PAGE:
TULSA, Okla. — A Tulsa man has been trying to help people he doesn't even know for an apartment complex he doesn't even live or work at.
For the past four days, Steve Manning has been getting dozens of calls.
"The calls were anywhere from about 20 an hour," says Manning. "The calls did get overwhelming when I got up to hundreds and hundreds of calls. Sometimes I’d be on the phone leaving a message and there would be about three or four that would come in in just one minute."
All the calls came from residents at the Cascades at Southern Hills Apartments.
Residents were calling about water leaks, no heat, and their rent, but they weren't able to reach the apartment owners or management. It's because the number they were calling to get into contact with the Cascades was Manning's number.
"I would take their info down because apparently all the calls going into Cascade Apartments were being directed into my personal cell phone."
The catch? Manning doesn't live in the apartments or anywhere near them. He also doesn't work for the apartments either. Manning is a retired business owner who's being flooded with hundreds of calls from Cascade residents anyway.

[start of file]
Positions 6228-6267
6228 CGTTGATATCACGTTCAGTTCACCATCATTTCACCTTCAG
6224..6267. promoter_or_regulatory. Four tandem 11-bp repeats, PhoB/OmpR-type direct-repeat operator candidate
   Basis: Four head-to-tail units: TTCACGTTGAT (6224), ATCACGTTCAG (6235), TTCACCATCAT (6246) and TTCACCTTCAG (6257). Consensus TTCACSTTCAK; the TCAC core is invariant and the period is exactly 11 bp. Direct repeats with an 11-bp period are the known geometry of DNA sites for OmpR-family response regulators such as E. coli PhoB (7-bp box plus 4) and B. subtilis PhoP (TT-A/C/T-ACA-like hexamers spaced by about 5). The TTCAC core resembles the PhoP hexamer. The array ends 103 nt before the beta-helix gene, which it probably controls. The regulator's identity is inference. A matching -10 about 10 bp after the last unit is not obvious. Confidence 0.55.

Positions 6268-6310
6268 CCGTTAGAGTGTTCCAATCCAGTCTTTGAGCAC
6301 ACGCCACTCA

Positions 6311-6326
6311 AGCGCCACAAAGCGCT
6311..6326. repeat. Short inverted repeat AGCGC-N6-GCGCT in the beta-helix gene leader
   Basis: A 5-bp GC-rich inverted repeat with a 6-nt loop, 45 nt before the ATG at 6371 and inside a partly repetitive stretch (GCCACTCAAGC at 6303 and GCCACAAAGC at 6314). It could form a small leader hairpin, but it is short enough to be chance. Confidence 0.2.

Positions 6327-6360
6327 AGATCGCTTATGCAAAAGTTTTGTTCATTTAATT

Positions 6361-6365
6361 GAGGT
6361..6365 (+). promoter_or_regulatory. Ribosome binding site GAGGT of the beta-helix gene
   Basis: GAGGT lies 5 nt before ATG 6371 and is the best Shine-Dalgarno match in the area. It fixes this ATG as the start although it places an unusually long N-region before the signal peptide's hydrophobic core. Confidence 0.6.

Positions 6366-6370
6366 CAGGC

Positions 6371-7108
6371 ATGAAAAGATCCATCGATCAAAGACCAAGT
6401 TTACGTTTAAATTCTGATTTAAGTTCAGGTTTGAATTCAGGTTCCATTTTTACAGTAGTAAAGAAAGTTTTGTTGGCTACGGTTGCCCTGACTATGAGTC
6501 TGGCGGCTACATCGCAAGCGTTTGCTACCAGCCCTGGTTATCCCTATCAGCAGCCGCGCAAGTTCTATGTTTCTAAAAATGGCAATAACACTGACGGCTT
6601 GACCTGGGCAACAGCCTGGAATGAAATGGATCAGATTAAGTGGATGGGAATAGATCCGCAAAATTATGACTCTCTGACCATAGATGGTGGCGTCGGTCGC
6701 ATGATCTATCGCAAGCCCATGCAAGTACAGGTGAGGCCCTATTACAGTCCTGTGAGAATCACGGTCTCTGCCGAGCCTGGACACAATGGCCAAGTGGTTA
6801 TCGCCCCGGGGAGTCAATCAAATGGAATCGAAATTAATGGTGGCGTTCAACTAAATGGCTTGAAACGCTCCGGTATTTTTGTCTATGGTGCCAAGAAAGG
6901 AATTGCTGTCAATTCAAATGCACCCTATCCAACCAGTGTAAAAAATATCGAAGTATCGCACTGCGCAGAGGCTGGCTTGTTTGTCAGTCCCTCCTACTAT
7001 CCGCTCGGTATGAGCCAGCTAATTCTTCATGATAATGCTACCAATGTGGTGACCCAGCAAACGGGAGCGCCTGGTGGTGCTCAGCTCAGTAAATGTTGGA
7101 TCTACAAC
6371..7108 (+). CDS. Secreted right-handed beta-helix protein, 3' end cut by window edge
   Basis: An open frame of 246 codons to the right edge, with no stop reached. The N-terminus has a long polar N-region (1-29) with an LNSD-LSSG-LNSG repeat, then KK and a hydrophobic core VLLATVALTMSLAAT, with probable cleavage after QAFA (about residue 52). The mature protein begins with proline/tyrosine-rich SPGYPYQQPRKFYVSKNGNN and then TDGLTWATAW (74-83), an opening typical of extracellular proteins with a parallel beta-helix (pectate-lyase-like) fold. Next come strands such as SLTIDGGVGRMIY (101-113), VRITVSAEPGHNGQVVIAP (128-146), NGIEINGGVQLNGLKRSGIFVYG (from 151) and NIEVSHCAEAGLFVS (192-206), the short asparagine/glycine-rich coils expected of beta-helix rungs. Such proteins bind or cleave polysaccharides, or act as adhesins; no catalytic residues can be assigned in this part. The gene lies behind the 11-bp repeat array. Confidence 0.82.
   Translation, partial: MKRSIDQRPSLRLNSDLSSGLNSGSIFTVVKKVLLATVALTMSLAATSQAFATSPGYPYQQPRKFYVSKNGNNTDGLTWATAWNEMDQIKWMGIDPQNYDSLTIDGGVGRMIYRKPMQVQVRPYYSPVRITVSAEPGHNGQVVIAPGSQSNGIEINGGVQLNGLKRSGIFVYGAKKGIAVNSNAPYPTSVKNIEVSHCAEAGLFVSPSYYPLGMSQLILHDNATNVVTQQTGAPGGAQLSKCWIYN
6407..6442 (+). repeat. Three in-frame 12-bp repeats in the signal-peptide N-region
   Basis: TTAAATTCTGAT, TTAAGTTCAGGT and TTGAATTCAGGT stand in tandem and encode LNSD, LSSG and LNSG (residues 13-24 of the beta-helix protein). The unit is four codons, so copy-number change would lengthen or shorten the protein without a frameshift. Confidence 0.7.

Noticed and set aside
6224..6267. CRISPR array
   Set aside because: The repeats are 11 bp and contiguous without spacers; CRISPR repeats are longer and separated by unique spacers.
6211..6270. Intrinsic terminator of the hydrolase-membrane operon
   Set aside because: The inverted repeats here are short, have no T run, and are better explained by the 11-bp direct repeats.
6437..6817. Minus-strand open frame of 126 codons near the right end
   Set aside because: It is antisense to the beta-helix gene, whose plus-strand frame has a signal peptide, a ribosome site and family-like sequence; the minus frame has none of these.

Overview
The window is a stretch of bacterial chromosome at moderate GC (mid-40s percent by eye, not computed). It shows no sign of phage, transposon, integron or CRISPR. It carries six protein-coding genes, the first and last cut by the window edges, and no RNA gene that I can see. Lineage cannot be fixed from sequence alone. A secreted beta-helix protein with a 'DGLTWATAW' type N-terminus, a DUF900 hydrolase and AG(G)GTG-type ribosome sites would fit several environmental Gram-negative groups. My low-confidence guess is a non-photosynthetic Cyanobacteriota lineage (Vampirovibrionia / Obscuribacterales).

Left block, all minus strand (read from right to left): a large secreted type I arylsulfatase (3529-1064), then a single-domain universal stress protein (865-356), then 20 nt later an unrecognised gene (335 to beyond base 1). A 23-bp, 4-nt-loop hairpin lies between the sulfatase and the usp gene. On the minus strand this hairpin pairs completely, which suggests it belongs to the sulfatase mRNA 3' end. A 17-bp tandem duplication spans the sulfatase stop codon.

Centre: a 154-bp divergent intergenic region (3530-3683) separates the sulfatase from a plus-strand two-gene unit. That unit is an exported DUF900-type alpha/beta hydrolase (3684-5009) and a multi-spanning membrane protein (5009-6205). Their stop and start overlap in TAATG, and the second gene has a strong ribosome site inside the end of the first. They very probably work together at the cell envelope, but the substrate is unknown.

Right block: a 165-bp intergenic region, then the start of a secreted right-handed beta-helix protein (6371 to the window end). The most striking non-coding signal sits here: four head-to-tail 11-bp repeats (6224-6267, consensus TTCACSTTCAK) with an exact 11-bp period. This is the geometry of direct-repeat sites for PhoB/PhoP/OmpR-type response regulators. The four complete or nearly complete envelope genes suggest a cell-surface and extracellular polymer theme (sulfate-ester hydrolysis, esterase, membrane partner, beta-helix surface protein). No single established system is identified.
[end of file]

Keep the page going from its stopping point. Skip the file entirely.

"Throughout that night the calls got frantic because it was getting cold," Manning recalls. "I was fielding, in the beginning, sometimes 30 or 40 an hour."
Madding says he tried focusing on some of the calls that were heat-related and residents who were having water issues.
He even went as far as speaking to the City of Tulsa's Water Department after Manning says he spoke to an elderly woman who told him her apartment was flooding.
"I did get a call back from the water company fairly quickly and they were calling, actually they called my phone they were trying to reach the apartment complex to get permission to go in and turn the water off."
The City of Tulsa tells 2 News they did shut the water off in one of the buildings at the complex over concerns of flooding issues.
Manning also contacted the Tulsa Police Department who he says went and checked on some of the residents who were without heat.
"City services and the Tulsa Police Department jumped right on this," says Manning. "When I called TPD and talked to the desk sergeant I got a call from the squad car within 3 minutes and they were heading to the complex."
Although the residents were in tough situations, Manning says they were all very kind when he spoke to them.
"Here they were without heat... Many in the nighttime when it was 12 degrees and they didn’t have heat. They were remarkably understanding."
2 News also spoke with the acting property manager and she says she found out about the phone issues this morning from residents. She also confirmed that a couple of pipes had busted which contributed to the flooding issues in the complex.
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